Tell us about your business.
Miss Coco Murray (www.misscocomurray.com) is a mobile, dance education business with artistic services representative of African and Caribbean arts. Organizations, schools, and communities can book performances, choreography, dance instruction, research and education consultation that is culturally responsive. This is a socially responsive business that delivers arts that highlights the history, social significance and contributions that black artists and master teachers hold.
I am also the Artistic Director of Coco Collective (@cococollectiveto), a multidisciplinary and intergenerational group of artists. This collaboration offers cultural facilitators and arts-based programs using artforms from the African and Caribbean diaspora. The purpose is to make the cultural arts accessible to neighbourhoods and socially respond to the needs of racialized peoples and priority groups.
How did you get started?
My 20-plus year artistic journey began after performing with a local group formed in high school. I began apprenticeship training with a professional company using an Africanist aesthetic in the late 1990s. Simultaneously, I was approached to teach a recreational class in my childhood neighbourhood in Toronto. As a social response, I did not see culturally relevant experiences and started my own cultural dance class.
I performed with many Toronto-based Caribbean and African dance companies for several years. While training, performing and teaching abroad, more opportunities came at different intervals. I went through a 10-year evolution of being hired to teach in studios, develop community arts programming for others, perform as an individual and become a guest choreographer for performance groups. I launched my own community arts program last year in North Etobicoke to share artistic practices with the next generation of African-Canadians.
How did participating in Artrepreneur help you? What was the most valuable thing you got out of the program?
The Artrepreneur program was an important form of professional development. I reflected on all the individual skills I offered in different points of my life. Indirectly, I realized that I established myself as a brand with the referrals I built over 20 years. The program provided tools and the critical path to market my vision and I attracted a wealth of opportunities provincially and internationally. Additionally, I learned the business side of the arts and boldly grew into a path of leadership. The program had great facilitators and resources. The most valuable thing I learned is that as a creative entrepreneur, we are more than entertainment for the audience’s gaze. Artists are business entities that contribute to the social, cultural and economic fabric of our communities. Whatever contribution I can make to preserve African/Caribbean diasporic arts in a pluralistic, Canadian society, I do it proudly and collaborate as my ancestors want me to.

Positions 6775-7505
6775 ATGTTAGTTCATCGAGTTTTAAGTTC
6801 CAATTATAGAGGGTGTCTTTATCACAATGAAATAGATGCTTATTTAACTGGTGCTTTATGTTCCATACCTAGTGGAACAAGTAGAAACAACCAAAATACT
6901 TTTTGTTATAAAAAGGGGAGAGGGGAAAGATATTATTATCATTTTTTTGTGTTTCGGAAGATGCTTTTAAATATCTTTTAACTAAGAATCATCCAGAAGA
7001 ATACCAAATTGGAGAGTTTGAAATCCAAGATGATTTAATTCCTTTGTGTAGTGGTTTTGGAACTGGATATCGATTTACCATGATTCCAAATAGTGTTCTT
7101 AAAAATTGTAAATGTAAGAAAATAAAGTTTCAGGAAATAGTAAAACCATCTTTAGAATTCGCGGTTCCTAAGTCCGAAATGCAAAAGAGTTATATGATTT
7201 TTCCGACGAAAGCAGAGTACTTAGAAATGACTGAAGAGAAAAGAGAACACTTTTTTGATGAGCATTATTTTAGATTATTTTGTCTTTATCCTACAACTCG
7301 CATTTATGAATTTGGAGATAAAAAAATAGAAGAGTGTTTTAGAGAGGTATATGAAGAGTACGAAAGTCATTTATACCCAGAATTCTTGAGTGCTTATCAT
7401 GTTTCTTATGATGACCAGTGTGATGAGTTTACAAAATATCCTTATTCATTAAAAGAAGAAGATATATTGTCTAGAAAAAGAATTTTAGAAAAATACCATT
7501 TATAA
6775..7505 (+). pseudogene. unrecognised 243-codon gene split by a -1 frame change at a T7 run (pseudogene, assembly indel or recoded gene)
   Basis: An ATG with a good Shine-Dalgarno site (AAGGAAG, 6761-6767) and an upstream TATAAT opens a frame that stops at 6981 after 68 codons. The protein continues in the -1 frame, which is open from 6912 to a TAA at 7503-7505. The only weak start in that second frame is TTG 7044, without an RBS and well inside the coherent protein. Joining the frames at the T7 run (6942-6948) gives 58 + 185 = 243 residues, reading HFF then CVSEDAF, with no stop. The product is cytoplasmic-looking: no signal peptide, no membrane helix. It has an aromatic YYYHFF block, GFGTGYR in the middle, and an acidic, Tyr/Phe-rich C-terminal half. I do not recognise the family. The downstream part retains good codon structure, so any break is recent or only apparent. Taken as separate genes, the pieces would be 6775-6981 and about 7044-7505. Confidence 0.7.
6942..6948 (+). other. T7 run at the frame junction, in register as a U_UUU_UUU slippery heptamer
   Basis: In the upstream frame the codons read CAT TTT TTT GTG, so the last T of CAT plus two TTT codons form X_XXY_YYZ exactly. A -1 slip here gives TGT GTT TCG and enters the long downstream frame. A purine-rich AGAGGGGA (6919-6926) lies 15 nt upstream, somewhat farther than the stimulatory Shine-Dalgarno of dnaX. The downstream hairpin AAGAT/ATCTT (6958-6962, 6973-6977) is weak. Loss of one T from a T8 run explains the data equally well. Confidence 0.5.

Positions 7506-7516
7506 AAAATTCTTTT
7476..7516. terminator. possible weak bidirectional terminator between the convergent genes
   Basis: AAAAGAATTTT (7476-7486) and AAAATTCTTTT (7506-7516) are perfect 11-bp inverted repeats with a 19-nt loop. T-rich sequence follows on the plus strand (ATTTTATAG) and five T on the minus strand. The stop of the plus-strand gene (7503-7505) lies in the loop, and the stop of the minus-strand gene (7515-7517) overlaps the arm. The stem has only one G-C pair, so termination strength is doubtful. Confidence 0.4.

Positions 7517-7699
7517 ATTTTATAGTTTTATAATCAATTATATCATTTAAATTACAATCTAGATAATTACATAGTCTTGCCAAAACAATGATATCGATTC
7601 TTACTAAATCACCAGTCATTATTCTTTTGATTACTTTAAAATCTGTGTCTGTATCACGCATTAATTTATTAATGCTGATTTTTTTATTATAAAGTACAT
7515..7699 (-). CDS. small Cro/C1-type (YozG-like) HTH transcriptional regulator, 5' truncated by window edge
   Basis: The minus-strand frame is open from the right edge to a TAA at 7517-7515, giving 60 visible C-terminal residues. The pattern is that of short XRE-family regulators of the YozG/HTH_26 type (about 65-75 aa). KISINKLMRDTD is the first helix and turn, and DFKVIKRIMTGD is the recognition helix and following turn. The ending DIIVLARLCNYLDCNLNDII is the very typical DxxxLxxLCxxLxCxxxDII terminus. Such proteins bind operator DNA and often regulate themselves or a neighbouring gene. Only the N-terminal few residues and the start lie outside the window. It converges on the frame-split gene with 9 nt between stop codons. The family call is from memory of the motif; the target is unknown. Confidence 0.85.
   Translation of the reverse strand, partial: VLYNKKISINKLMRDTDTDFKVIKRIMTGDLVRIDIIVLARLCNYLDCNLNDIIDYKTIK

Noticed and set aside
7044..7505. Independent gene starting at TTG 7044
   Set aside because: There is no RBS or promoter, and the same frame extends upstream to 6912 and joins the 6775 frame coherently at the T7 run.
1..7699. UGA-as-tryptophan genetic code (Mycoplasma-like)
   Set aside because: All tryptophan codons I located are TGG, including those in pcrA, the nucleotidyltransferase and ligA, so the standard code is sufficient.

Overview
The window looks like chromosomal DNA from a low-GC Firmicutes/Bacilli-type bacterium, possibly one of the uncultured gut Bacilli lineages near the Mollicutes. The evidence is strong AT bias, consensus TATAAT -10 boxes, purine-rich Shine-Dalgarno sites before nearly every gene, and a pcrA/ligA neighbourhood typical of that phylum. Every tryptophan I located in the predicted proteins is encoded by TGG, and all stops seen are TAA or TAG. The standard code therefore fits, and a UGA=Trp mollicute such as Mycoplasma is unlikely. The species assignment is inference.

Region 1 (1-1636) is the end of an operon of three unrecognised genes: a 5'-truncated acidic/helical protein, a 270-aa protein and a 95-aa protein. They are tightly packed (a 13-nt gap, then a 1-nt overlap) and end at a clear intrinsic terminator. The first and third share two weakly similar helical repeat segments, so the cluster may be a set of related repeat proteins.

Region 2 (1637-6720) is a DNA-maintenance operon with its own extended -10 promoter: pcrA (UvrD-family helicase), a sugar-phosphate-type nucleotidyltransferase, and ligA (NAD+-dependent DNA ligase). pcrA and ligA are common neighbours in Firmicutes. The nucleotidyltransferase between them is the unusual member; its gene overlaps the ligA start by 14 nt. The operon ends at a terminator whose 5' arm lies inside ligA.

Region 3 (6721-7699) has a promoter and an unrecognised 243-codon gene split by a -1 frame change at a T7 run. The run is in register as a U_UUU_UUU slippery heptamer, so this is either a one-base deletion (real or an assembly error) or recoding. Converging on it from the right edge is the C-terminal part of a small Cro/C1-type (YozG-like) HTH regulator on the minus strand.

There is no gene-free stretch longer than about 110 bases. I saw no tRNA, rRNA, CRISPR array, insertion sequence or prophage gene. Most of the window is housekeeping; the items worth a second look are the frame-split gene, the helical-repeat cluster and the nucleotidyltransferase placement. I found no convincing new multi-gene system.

Do you have any tips or words of wisdom for upcoming artists/creative entrepreneurs?
“Be open, be self-aware and share your passion. Be able to hear feedback about yourself or you miss opportunities to grow.”
“The time to manifest is NOW. So create, do not hesitate!”
To stay updated with Miss Coco and her journey, follow along on social media (Instagram/fb/twitter: @misscocomurray)
Only a few days left to Apply for Artrepreneur and take your passion to the new heights! Click here for information. Deadline to Apply is February 4, 2018.